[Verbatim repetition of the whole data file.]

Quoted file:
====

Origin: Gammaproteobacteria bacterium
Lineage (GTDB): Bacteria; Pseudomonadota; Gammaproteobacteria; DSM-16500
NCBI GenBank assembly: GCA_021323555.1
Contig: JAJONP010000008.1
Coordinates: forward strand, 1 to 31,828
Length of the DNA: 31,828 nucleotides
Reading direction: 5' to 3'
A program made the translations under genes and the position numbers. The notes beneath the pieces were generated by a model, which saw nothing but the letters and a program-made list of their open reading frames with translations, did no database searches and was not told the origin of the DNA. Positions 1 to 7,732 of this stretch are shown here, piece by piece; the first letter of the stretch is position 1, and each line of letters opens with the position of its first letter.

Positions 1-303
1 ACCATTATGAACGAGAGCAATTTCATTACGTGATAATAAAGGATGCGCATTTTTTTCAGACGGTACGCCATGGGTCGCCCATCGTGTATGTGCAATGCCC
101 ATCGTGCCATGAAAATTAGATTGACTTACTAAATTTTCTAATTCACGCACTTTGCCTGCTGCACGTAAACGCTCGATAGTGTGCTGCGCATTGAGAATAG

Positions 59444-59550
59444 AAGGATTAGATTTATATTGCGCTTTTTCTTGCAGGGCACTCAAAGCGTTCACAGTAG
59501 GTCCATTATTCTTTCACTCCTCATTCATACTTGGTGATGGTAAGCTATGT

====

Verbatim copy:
Origin: Gammaproteobacteria bacterium
Lineage (GTDB): Bacteria; Pseudomonadota; Gammaproteobacteria; DSM-16500
NCBI GenBank assembly: GCA_021323555.1
Contig: JAJONP010000008.1
Coordinates: forward strand, 1 to 31,828
Length of the DNA: 31,828 nucleotides
Reading direction: 5' to 3'
A program made the translations under genes and the position numbers. The notes beneath the pieces were generated by a model, which saw nothing but the letters and a program-made list of their open reading frames with translations, did no database searches and was not told the origin of the DNA. Positions 1 to 7,732 of this stretch are shown here, piece by piece; the first letter of the stretch is position 1, and each line of letters opens with the position of its first letter.

Positions 1-303
1 ACCATTATGAACGAGAGCAATTTCATTACGTGATAATAAAGGATGCGCATTTTTTTCAGACGGTACGCCATGGGTCGCCCATCGTGTATGTGCAATGCCC
101 ATCGTGCCATGAAAATTAGATTGACTTACTAAATTTTCTAATTCACGCACTTTGCCTGCTGCACGTAAACGCTCGATAGTGTGCTGCGCATTGAGAATAG

Positions 59444-59550
59444 AAGGATTAGATTTATATTGCGCTTTTTCTTGCAGGGCACTCAAAGCGTTCACAGTAG
59501 GTCCATTATTCTTTCACTCCTCATTCATACTTGGTGATGGTAAGCTATGT